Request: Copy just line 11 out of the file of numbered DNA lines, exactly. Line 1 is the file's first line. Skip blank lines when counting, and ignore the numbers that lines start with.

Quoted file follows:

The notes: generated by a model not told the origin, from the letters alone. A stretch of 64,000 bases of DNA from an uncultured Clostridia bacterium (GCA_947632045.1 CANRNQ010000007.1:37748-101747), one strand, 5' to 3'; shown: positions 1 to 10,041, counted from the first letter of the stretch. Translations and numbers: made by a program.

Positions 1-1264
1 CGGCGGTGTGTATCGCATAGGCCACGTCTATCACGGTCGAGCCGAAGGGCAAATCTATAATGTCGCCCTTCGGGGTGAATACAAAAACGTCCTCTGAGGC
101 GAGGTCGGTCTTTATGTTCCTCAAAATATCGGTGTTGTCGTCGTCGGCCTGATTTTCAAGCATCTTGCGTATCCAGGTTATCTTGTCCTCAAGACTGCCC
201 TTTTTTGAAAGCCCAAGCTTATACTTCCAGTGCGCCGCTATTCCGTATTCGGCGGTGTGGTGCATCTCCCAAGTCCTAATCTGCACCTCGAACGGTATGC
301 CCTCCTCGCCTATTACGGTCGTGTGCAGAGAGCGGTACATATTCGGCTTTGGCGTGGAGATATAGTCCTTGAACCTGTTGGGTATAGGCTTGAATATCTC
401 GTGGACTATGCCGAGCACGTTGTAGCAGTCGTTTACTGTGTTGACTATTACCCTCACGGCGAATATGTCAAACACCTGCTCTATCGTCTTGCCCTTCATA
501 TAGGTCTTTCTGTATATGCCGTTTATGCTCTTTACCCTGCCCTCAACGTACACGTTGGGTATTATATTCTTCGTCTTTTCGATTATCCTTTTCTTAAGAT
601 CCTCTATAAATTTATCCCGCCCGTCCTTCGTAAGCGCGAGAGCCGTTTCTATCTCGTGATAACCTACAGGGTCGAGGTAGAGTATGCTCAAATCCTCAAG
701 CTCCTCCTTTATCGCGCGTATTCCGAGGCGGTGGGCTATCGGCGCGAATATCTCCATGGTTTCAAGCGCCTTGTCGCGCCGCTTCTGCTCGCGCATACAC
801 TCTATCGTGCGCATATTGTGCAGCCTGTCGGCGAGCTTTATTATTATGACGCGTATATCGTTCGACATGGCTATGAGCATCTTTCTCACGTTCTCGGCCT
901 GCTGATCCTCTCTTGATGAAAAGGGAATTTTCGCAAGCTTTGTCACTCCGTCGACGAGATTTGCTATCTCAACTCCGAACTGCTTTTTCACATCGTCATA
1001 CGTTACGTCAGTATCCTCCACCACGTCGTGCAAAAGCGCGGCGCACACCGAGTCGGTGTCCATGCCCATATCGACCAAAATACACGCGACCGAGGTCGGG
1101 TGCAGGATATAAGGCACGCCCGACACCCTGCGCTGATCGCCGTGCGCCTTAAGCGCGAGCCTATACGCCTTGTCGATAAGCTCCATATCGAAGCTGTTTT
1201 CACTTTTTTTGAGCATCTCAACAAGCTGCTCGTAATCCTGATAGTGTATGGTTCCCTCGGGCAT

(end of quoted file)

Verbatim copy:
801 TCTATCGTGCGCATATTGTGCAGCCTGTCGGCGAGCTTTATTATTATGACGCGTATATCGTTCGACATGGCTATGAGCATCTTTCTCACGTTCTCGGCCT